FORT DRUM, NEW YORK – DECEMBER 10: U.S. Army soldiers return home from a 9-month deployment to Afghanistan on December 10, 2020 at Fort Drum, New York. (Photo by John Moore/Getty Images)

Kabul, Afghanistan – The United States Congress probes President Biden administration following a disclosure about biometric data abandoned during a hasty troops withdrawal from Afghanistan, which is reported being used by the Taliban government to target American allies still in the country, according to reports.

United States republican congress members believe the Islamic Emirate is using the data to target former security forces and local Afghan allies of US and NATO forces stranded in Afghanistan, according to a report by the Washington Free Beacon.

While the Ministry of Interior Affairs denied such reports on left biometric data, at least eight republican members of the senate committee – let by Sen. Marsha Blackburn – are demanding the State and Defense Departments to turn over any information related to the evacuation of US troops in Afghanistan.

“The Taliban is using this personal information to increase targeted killings, torture, and forced disappearances of Afghans who helped the United States,” the senators wrote, according to a copy of the letter obtained exclusively by the Washington Free Beacon.

“These systems, which were abandoned when the US military withdrew from Afghanistan, contained iris scans, fingerprints, photographs, occupational data, home addresses, and names of relatives,” the letter read.

In addition to leaving behind $7 billion worth of military hardware, the Afghan Ministry of Interior Affairs confirmed is has access to the “sensitive data, including biometric data,” the United States abandoned while the country was collapsing last August.  

But the ministry repeatedly denied reports suggesting these data are being used by the Taliban ruler to target those who supported the United States’ 20-year war in Afghanistan.

“We have denied this claim many times–that the Islamic Emirate targets or threatens the former security forces through this. We deny it,” said Abul Nafay Takor, a spokesman for the Ministry of Interior, as TOLOnew reported.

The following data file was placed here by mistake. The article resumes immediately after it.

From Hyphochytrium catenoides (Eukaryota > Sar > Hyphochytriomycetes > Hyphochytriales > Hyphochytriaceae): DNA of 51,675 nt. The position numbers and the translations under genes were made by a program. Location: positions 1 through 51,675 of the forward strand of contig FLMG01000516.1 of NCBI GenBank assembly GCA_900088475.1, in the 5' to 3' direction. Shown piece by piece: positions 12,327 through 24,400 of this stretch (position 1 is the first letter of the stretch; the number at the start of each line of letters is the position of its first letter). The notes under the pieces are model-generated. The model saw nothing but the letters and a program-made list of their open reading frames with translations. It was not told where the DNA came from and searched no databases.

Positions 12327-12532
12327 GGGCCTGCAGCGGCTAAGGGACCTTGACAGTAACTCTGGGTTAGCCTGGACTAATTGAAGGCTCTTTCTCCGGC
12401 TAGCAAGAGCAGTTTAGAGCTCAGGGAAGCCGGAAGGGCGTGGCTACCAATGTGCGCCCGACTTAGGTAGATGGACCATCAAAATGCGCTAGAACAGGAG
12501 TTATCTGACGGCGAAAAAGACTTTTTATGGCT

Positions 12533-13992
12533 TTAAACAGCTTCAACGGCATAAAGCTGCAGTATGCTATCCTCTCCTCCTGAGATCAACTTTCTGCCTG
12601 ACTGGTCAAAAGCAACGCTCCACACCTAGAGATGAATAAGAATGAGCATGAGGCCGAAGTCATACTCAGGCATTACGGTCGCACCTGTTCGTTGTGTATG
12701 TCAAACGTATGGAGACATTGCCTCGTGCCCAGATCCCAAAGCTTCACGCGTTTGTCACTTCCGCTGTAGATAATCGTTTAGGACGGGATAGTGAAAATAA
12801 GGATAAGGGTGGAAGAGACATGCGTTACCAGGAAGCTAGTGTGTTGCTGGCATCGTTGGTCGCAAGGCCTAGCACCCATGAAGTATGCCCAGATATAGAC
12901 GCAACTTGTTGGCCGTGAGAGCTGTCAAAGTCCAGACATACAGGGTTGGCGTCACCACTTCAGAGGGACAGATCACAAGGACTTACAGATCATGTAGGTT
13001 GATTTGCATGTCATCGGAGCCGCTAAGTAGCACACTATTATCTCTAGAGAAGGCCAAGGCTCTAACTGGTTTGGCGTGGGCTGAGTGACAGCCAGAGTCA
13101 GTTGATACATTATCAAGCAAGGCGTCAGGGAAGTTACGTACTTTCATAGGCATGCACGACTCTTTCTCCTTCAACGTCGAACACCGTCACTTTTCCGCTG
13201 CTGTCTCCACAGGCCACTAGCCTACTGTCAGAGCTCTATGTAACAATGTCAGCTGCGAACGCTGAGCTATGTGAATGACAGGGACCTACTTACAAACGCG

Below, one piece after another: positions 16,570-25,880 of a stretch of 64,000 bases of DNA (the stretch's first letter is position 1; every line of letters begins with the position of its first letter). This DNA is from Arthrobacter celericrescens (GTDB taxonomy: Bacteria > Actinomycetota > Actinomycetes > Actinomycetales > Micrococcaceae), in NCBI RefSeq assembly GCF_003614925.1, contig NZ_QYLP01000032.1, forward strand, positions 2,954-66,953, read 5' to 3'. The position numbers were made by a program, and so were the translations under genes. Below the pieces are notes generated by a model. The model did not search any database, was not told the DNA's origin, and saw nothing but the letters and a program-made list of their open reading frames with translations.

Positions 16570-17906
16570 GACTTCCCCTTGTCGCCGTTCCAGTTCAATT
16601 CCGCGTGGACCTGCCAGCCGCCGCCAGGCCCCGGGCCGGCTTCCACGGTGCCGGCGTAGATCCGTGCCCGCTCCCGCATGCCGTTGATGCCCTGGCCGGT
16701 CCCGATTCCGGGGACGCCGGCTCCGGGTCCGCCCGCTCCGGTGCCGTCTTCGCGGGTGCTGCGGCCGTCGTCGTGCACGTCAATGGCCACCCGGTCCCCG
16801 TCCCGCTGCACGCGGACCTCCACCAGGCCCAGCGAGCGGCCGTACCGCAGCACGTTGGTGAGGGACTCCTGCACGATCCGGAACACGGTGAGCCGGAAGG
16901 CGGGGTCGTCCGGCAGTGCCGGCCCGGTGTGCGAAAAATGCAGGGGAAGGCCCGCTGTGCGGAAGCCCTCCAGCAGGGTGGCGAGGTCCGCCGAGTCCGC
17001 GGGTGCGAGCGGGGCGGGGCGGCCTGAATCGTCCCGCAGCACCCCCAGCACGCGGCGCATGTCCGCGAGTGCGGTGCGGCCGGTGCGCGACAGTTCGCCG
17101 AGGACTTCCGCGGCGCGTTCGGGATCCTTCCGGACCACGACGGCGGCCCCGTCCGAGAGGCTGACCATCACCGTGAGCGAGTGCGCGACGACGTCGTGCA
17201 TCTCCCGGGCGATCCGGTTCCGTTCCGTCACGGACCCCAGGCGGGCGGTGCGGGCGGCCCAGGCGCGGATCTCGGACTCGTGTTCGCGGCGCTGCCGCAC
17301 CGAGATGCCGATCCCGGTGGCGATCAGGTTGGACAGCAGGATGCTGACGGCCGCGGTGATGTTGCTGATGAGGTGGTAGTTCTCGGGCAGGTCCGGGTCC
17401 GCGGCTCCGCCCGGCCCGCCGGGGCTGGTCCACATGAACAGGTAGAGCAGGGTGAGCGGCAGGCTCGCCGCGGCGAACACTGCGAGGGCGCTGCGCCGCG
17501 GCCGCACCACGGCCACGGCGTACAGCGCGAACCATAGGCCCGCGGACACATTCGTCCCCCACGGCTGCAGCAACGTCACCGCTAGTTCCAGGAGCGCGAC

Meanwhile, local military veterans express concern over reports that depicts direct threats to their lives, saying the government is responsible for protecting secret information, as is responsible to not let such “secret” data leak outside the country.

“The biometric system should not be provided to the neighboring countries or others,” said Hekmatullah Hekmat, a military veteran. “The government is responsible for maintaining the secret and important national data.”

“This can cause risks for the Afghanistan security system even for their (Islamic Emirate) government because if some of the groups under their command stand against them, they could use the data against the Taliban,” said Asadullah Nadim, another military veteran.  

The probe against Bidon Administration comes weeks after Human Rights Watch released a report detailing the Taliban is using abandoned biometric data to eradicate local armies who have worked and fought alongside the United States troops in past two decades.

Since the takeover last August, though the Islamic Emirate government has repeatedly claimed victory and assured peace and stability in Afghanistan, string of bombings across multiple cities proves otherwise – suggesting a dim future that lies ahead of roughly 40 million citizens.

The current government has condemned recent attacks, including the ones in capital Kabul and other central provinces, and have repeatedly pledged to counter the group’s activities and other terrorist groups in Afghanistan.

But recent spike in terrorism-related incidents have prompted questions about Taliban claims, rising concern among residents, as well as regional countries and the global community at large about the resurgence of terror threat in Afghanistan.

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